Psychiatrists says 'starving mother' might be dangerous
Doctor Yaakov Weill retracts earlier evaluation saying mother suspected of starving son does not pose risk to her children
Aviad Glickman • Ynet
Weill's opinion, among other factors, contributed to the court's decision to release the suspect to house arrest with her children.
Following his meeting with the mother last week, Dr. Weill concluded she was not dangerous to her children. However, in a letter recently sent to the rabbis who assisted the mother during her arrest, the psychiatrist wrote that he wishes to recant on his earlier estimate that the mother "can continue carrying out her parental duties to her children without risk."
"I did not have the sufficient tools to determine this," Weill said in a letter to Rabbi Avraham Froelich, who hosted the woman after she was remanded to house arrest.
"I wish to stress that I did not consider myself an expert witness appointed by the court, but was merely obliging you, the rabbis, who asked me to examine her," he added.
The State Prosecutor's Office submitted Weill's letter to the court as a "supplementary document to his evaluation."
In a conversation with Ynet Weill confirmed sending the letter, but refused to comment on its content.
History of controversial decisions
Since Weill issued his evaluation, new information has come to light regarding controversial evaluations he has given in the past. Four years ago, during a verdict hearing of a pedophile sentenced to 13 years in prison, the court harshly criticized Weill for stating that the man merely failed to resist the "sexual come-ons" of five minors and therefore assaulted them.
In the recent affair, Weill has been criticized by the Jerusalem District Psychiatrist Dr. Moshe Kalian, who rejected his opinion regarding the mother's mental state. A day after he published his opinion Ynet learned that Weill was fired from his post at Hadassah Ein Kerem Hospital several months ago. [Weill worked at Hadassah as a "sexologist" and was fired due to his patient "interactions," according to the Jerusalem Post, which broke the story last week.]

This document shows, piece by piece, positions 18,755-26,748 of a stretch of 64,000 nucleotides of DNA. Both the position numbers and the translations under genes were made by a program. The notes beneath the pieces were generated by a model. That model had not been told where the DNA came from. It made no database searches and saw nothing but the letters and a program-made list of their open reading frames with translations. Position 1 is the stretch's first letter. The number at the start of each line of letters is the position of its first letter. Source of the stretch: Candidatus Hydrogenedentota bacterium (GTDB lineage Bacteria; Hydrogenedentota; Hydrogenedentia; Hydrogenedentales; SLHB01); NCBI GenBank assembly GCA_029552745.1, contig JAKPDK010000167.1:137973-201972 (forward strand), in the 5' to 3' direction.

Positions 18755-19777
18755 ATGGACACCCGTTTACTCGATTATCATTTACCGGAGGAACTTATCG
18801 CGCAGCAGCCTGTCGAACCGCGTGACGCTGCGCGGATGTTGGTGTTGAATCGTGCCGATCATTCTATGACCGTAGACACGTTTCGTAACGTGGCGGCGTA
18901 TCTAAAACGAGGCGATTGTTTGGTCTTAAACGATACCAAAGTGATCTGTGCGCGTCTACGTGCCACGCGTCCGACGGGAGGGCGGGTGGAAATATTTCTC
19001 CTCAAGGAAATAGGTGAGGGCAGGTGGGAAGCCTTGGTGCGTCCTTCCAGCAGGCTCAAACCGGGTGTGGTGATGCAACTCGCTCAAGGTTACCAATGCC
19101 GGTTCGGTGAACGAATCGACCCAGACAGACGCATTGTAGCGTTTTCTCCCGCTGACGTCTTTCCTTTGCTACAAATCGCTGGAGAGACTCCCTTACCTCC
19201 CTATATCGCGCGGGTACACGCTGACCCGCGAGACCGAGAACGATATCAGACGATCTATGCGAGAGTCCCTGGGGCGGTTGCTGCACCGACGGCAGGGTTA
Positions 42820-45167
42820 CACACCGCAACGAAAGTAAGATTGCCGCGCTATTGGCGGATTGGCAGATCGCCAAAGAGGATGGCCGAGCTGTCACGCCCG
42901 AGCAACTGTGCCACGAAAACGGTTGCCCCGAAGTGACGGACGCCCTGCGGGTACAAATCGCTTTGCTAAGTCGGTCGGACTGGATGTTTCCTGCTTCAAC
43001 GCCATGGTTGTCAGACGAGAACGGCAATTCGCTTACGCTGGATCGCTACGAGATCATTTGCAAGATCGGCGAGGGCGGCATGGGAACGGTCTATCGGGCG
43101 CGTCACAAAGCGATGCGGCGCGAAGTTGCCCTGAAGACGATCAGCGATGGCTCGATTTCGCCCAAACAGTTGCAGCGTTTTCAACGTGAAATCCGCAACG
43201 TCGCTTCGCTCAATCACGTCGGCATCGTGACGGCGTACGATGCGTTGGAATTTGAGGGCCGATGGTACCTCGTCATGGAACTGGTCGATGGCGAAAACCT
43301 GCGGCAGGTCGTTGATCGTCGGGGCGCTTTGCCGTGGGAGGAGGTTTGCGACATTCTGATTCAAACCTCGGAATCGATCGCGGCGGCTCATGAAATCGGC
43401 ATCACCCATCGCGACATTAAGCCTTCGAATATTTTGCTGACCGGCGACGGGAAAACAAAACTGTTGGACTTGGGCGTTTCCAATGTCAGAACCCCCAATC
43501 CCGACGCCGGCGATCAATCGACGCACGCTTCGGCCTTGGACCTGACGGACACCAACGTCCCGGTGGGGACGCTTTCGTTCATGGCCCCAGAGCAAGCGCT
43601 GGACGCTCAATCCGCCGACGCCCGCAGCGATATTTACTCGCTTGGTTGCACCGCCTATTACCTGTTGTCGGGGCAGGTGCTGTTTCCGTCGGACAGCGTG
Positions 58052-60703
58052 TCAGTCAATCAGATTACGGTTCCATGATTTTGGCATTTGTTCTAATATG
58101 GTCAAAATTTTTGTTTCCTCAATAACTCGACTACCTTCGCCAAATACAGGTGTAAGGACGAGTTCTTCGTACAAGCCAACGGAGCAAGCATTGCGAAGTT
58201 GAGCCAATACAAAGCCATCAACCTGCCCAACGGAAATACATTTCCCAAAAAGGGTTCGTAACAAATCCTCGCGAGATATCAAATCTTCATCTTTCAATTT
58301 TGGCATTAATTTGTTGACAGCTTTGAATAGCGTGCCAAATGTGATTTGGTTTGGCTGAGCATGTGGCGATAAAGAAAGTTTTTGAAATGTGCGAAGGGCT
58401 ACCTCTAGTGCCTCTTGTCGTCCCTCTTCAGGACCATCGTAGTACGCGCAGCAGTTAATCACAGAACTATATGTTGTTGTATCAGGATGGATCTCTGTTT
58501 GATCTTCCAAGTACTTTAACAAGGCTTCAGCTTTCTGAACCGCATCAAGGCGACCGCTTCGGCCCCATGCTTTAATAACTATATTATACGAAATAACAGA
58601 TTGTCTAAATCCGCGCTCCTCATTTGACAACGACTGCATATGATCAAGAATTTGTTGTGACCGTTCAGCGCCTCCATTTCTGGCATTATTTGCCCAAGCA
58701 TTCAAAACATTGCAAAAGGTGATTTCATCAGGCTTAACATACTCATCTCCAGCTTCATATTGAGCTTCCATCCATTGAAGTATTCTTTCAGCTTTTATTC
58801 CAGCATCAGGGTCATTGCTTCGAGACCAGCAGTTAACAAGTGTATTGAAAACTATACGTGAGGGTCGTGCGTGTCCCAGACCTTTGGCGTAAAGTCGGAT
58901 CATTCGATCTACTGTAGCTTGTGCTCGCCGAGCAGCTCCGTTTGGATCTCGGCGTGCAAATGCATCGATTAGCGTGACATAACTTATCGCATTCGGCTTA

Ynet also learned that in 1989, during his residency Weill examined an abused woman and concluded she "exaggerated in describing her pain and was very dramatic." Following this opining the woman was sent home and died several hours later.
The court found Weill's evaluation to be "wrong and unfortunate," but did not find him guilty of malpractice.
Meanwhile, the mother, released to house arrest with access to her children because of Dr. Weill's "evaluation" and haredi pressure, says she did nothing wrong. Hadassah, she says, ""experimented" on a sick child:
'Starving mother': They experimented on my son
After returning home to be with her children, mother suspected of starving her three-year-old son denies all allegations against her. 'They took a sick child and experimented on him; this is what brought him to this condition,' she claims
Nissan Shtrauchler • Ynet
"I cannot even describe the days when I was under house arrest; they made me feel like dirt," the Jerusalem mother who is suspected of starving her toddler son told Yedioth Ahronoth on Monday.
Two weeks after she was arrested, the mother agreed to give a first interview to the media and tell her side of the story. The woman, five-month pregnant, is now back at her Mea Shearim home after the court ruled she should no longer be kept under house arrest.
She is constantly surrounded by family. Her four children do not leave her side and her brothers are there to show support and help.
The only one missing is her three-year-old son, who is still hospitalized at a hospital in central Israel, to which he was transferred two days ago. The child's doctors estimated that should his condition continue to improve, he would be discharged in the next few days.
The conversations at the house are all in Yiddish, but the mother speaks fluent, excellent Hebrew. She said she is overjoyed to be with her children again. "I enjoy being able to take care of my children, feed them send, them to the nursery and feel them close to me," she said.
She rejected all the allegations against her, and denied ever starving or hurting her son. "They took a sick child and experimented on him; this is what brought him to this condition," she claimed.
Her greatest hope is that he too will return home soon. "I truly hope that God will help me get back on track," she concluded.
Yaron Doron contributed to the report